Hezbollah media official Mohammad Afif said the five accused were not members of the group, which controls the part of southern Lebanon where last year's attack took place, and also denied that the indictment had described them as Hezbollah members.

Private Sean Rooney, 23, was killed on Dec. 15 in the first fatal attack on UN Interim Force in Lebanon (UNIFIL) peacekeepers in Lebanon since 2015.

Afif said Hezbollah had played a big role after the killing in reducing tensions and in local people's cooperation with the army and judicial investigation.

His comments are the first by a Hezbollah official since Thursday's reported indictment. The Amal Movement, which is headed by parliament Speaker, Nabih Berri, has so far declined to comment.

The judicial source had said evidence was drawn from camera recordings in which the accused refer to themselves as members of Hezbollah. A second judicial source confirmed that camera evidence was mentioned in the 30-page court document.

Hezbollah has previously denied involvement in the killing, calling it an "unintentional incident" that took place solely between the town's residents and the peacekeepers.


Kurdish Autonomous Authority Evacuates Hundreds of Syrians from Sudan

Syrians stranded in Sudan arrive in the autonomous region in late May. (Asharq Al-Awsat)
Syrians stranded in Sudan arrive in the autonomous region in late May. (Asharq Al-Awsat)
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Kurdish Autonomous Authority Evacuates Hundreds of Syrians from Sudan

Syrians stranded in Sudan arrive in the autonomous region in late May. (Asharq Al-Awsat)
Syrians stranded in Sudan arrive in the autonomous region in late May. (Asharq Al-Awsat)

The Kurdish Autonomous Administration of North and East Syria (AANES) has evacuated 369 stranded Syrians from Sudan.

A prominent AANES official stressed that the Administration is committed to its humanitarian duties toward those stranded in Sudan.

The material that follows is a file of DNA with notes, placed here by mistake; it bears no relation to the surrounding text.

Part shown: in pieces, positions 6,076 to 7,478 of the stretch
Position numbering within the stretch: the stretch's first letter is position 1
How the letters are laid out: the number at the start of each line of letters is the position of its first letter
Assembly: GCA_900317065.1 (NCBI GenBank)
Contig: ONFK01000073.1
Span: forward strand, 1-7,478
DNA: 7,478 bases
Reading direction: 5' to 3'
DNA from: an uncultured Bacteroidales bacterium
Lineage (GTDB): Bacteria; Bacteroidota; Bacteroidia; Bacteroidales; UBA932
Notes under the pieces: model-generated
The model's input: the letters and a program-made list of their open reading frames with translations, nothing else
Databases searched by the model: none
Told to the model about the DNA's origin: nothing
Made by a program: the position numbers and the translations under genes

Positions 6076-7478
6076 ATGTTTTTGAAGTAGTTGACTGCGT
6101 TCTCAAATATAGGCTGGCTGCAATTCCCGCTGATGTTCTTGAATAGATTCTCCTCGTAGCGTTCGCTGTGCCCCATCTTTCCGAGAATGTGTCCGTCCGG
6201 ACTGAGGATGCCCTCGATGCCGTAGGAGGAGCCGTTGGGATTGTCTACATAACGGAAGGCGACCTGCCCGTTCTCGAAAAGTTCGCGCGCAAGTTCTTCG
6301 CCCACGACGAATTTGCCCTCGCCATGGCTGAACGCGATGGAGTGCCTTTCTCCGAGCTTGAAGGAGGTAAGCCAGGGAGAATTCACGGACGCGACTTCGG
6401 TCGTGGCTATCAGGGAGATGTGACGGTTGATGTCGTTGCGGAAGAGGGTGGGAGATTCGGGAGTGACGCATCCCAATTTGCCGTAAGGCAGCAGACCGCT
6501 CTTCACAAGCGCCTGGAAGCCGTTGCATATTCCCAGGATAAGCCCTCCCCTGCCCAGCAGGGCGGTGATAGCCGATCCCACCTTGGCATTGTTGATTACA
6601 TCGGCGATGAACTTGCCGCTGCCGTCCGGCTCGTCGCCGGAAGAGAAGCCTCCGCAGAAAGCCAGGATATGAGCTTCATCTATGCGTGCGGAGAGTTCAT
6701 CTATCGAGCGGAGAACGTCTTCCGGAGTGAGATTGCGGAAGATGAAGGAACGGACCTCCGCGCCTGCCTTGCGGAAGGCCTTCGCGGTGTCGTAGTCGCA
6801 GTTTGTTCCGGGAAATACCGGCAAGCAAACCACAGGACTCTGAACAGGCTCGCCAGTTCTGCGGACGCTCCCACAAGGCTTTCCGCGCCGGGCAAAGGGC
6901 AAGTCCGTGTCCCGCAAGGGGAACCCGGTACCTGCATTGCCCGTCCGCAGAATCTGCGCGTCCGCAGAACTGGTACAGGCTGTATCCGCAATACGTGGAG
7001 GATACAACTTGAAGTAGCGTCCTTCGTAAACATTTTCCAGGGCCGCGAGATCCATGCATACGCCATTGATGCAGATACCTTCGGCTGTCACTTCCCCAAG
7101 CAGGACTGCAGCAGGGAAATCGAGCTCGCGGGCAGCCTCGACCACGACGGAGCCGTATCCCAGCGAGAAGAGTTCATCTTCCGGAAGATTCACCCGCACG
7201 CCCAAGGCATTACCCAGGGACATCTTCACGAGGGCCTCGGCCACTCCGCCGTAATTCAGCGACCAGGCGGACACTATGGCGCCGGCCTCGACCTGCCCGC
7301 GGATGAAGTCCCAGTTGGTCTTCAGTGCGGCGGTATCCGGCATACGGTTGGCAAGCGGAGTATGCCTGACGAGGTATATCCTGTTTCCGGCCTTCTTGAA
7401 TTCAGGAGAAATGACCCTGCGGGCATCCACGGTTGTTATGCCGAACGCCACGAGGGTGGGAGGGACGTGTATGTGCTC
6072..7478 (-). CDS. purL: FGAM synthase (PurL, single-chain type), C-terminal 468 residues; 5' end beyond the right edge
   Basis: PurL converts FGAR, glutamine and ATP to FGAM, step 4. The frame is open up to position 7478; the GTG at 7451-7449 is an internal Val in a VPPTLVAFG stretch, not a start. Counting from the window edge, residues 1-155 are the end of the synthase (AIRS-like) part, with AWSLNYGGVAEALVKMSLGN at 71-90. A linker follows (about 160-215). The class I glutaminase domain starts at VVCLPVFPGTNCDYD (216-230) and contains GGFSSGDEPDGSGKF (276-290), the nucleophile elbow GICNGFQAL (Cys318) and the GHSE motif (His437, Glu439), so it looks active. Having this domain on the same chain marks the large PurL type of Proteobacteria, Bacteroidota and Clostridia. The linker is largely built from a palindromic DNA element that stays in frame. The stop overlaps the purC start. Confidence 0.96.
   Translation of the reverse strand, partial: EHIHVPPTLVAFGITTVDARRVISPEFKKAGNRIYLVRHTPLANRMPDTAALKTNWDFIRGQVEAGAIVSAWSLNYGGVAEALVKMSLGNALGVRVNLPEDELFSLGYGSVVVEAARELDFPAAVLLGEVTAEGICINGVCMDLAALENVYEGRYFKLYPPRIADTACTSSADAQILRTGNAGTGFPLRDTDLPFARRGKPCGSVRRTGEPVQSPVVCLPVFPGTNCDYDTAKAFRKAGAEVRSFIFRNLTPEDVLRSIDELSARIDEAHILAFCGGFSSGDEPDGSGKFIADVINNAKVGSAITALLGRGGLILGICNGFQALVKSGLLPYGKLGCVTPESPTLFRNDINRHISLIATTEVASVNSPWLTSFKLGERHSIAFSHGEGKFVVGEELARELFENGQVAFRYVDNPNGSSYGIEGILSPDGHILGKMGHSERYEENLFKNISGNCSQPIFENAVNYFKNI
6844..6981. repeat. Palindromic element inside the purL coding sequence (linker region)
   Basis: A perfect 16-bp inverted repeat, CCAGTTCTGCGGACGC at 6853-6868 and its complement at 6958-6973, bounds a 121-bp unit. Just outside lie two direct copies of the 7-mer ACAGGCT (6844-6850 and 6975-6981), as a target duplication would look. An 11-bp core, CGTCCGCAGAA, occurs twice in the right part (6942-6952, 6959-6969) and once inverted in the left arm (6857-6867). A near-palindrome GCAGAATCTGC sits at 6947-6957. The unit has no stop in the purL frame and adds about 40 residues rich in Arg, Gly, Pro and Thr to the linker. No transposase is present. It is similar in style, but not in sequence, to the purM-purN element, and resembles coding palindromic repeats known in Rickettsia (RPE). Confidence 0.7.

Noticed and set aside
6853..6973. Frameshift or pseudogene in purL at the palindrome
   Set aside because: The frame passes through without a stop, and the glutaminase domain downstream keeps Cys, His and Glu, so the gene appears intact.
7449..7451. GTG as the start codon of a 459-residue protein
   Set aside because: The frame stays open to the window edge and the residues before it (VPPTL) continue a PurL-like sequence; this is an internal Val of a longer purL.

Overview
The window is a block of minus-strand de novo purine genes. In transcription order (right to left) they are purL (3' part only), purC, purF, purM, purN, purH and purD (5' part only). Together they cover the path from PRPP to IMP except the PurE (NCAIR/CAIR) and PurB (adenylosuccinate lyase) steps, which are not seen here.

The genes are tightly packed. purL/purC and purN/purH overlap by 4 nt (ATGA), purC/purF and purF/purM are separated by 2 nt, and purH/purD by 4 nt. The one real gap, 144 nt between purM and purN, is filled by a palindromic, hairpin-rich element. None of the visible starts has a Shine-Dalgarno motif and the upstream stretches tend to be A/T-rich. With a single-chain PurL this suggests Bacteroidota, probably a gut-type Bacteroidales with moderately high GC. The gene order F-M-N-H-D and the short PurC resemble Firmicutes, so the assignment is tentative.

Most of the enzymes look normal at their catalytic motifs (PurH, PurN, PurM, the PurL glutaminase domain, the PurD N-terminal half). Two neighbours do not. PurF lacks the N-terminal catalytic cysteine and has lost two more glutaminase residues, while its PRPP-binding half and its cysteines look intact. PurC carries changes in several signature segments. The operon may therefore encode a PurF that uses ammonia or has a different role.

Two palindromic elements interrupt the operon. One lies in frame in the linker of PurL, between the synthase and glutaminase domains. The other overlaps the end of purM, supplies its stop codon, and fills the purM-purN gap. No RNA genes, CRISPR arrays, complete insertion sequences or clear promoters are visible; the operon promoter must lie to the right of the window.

Badran Jia Kurd, head of the Department of Foreign Relations in the Autonomous Administration, told Asharq Al-Awsat that as the war escalates in Sudan “the AANES continues through its official missions in Sudan’s neighboring countries to fulfill its responsible duty towards our stranded relatives in Sudan.”

Three flights carrying around 396 Syrians had arrived in the self-administration regions.

The official remarked that there were some obstacles, but they were overcome successfully, extending thanks to all the humanitarian international and Arab parties in helping operate the flights.

Kurdish authorities evacuated more than 150 individuals, including women and children, in the first week of May after the escalation of battles in Sudan.

Jia said the AANES evacuated 18 individuals, including three newborns, to Qamishli on the second flight in mid-May.

“The third trip a few days ago included 201 women and children, including 31 newborns and three corpses,” said Jia, adding that this last batch had flown in from the capital Damascus.

These efforts are part of the autonomous administration’s initiative that was launched in mid-April and aims at evacuating Syrian refugees who fled the fierce battles between the Sudanese army and the Rapid Support Forces.

Jia expressed the AANES’ deep concern over the situation in Sudan, hoping its people won’t have to endure the same suffering as the Syrian people.

Media reports had said that around 20 Syrians have died in the Sudan clashes that erupted in April.

The United Nations announced that over 730 people have been killed and 5,500 wounded.

Meanwhile, diplomatic sources in Damascus told Syria’s Al-Watan newspaper on Thursday that so far 6,000 Syrians have been evacuated from Sudan.

The sources added that regular daily trips, transporting an average of 170 people, are taking place from Port Sudan to Damascus International Airport.

They went on to say that 2,000-3,000 Syrians remain in Port Sudan waiting to be evacuated in the coming days.


Sudanese Forces Clash in Khartoum 

Smoke rises above buildings after an aerial bombardment, during clashes between the paramilitary Rapid Support Forces and the army in Khartoum North, Sudan, May 1, 2023. (Reuters)